Globally, hypertension and obesity are becoming increasingly big problems as there appears to be a significant link between the two conditions. The 1948 Framingham Heart Study, which identified the common factors contributing to cardiovascular disease, has found that approximately 78% of hypertension cases in men and 65% of cases in women can be directly attributed to obesity.
What Is Hypertension?
Hypertension is a medical condition that rarely has any noticeable symptoms. It refers to the pressure that blood applies to the inner walls of the arteries being persistently elevated. If blood pressure is too high, it puts added strain on the blood vessels, heart, and other organs (such as the brain, kidneys, and eyes). Persistent hypertension can increase the risk of serious health conditions such as heart disease, heart attacks, and stroke, which can be life-threatening. Blood pressure is recorded with a systolic pressure reading (the force at which the heart pumps blood around the body) and a diastolic pressure reading (the resistance to the blood flow in the blood vessels). Both are measured in millimeters of mercury (mmHg). The systolic pressure is the higher number and the diastolic pressure is the lower number. Ideal blood pressure is usually considered equal to or less than 120/80mmHg. A reading of 120/80mmHg -139/89mmHg could suggest there is a risk of developing hypertension (high blood pressure), while high blood pressure shows a reading of 140/90mmHg or higher.
Obesity and Heart Conditions
Being overweight or obese can increase the risk of high blood pressure. Individuals with obesity have more fatty tissue that increases their vascular resistance (the resistance that must be overcome to push blood through the circulatory system and create flow), which then increases the work the heart has to do to pump blood throughout the body.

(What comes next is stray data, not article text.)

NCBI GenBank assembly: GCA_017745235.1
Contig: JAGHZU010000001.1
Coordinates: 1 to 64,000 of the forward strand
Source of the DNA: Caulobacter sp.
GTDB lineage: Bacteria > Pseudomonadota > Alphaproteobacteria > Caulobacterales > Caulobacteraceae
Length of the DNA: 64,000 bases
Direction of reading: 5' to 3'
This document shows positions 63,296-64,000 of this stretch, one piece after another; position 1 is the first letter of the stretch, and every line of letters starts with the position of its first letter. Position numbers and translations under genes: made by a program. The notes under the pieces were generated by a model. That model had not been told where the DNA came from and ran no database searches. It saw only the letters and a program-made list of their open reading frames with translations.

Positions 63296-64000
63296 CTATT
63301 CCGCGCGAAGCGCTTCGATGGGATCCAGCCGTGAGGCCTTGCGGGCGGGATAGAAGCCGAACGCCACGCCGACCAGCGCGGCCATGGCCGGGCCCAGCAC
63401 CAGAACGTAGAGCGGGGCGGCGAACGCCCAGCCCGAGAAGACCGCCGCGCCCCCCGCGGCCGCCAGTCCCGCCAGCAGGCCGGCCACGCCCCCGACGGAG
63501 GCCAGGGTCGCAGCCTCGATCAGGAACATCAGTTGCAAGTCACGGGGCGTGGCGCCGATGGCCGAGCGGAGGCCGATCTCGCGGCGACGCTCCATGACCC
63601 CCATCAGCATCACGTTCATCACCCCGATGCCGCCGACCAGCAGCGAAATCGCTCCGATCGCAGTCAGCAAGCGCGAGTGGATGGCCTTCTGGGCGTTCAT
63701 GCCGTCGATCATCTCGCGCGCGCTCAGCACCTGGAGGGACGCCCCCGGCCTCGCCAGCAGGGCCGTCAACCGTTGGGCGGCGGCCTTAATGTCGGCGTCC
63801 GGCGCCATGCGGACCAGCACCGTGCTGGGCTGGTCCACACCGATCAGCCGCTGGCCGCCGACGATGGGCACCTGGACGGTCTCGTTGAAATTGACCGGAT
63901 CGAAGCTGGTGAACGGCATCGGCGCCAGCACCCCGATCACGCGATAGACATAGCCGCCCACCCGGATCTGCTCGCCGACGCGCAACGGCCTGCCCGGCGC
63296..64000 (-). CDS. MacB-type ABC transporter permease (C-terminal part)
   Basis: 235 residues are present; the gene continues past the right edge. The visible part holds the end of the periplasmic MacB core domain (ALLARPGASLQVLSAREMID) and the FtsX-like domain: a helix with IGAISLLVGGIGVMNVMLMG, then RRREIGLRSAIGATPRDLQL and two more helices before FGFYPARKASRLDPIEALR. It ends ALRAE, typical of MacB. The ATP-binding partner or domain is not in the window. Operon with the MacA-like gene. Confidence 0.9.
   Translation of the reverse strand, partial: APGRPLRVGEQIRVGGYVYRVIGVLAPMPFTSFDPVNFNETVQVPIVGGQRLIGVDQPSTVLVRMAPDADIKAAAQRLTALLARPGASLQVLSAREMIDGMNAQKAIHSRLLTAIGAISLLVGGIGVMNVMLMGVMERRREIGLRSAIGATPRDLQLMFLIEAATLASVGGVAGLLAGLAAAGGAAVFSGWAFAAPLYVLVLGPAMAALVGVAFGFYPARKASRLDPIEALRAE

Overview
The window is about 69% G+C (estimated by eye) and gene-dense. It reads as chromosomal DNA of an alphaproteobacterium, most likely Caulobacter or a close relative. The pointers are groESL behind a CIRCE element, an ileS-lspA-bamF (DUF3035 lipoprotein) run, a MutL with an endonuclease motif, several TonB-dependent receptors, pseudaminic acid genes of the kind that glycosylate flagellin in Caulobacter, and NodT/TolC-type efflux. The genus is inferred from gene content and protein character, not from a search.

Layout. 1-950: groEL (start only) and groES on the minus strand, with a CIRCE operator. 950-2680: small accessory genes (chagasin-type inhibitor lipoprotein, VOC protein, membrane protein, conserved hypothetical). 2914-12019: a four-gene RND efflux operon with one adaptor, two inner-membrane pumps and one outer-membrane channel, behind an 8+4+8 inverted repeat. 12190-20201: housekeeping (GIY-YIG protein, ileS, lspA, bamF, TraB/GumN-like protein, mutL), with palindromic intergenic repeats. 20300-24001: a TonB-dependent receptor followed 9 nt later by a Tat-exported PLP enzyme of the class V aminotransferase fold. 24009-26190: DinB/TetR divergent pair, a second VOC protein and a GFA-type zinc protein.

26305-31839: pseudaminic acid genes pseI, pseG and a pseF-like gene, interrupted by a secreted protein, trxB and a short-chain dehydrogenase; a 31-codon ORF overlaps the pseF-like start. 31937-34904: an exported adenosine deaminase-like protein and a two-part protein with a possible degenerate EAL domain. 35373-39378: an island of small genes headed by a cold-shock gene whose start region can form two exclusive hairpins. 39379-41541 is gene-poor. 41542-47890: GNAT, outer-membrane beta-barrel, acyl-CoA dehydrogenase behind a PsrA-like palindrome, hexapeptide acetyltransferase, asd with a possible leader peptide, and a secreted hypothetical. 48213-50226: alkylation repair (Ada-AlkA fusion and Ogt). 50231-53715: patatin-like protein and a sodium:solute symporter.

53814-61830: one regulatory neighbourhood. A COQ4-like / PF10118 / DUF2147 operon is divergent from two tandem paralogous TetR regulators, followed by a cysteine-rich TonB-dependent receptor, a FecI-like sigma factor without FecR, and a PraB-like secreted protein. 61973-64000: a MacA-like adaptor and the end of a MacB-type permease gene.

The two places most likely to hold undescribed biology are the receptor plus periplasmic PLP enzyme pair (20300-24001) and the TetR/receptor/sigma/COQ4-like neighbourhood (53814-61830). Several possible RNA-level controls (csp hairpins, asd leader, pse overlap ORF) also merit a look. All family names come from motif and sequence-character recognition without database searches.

Obesity has been linked to high blood pressure and other significant health conditions such as coronary heart disease, heart failure, and adult-onset type 2 diabetes. Those with abdominal or upper body obesity are at the greatest risk of developing hypertension and other weight-related health conditions. Abdominal obesity is defined by a waist circumference greater than 102 cm/40in for men and 88ch/35in for women. Abdominal-obesity is thought to be responsible for the higher risk of hypertension due to the high rate of flow of the fatty acids and hormones into the liver from the abdominal fat deposits.
There is also recent research to indicate that hypertension in obesity may be related to problems in the endothelial cells that line the small arteries in the body which control blood pressure. Endothelial cells form the barrier between vessels and tissues and control the flow of substances and fluid in and out of the tissues. A protein (called TRPV4) on the membranes surrounding the cells, under healthy conditions, allows calcium to enter the cells and maintains normal blood pressure. Obesity is thought to affect this protein within the subsections of the cell membrane, causing it to function incorrectly, lowering calcium entry into the cells. Without the correct amount of calcium entering the cells, blood pressure becomes elevated.
Among research carried out in the Framingham Heart Study, it revealed that a 5% weight gain increases the risk of hypertension by 30% in a four-year time period, however, even small amounts of weight loss were found to significantly reduce blood pressure. In one follow-up study of 181 overweight patients with hypertension, it found that a 10% weight-loss produced an average fall of 4.3/3.8mmHg in blood pressure.
Lifestyle changes, including a healthier diet, weight loss (if overweight), exercise, and giving up smoking can significantly lower and prevent hypertension. Medication may also be necessary to keep blood pressure under control. Speak to your doctor for advice if you suspect you may have hypertension.
Comprehensive Health Care in Sherman, Texas
If you would like to learn more about the links between hypertension and obesity, contact Carrus Health. Our aim is to deliver exceptional comprehensive medical care, in a caring and relaxed atmosphere, for our patients and their families through all stages of life. For more information about our primary care services, call us today at (903) 870-2600.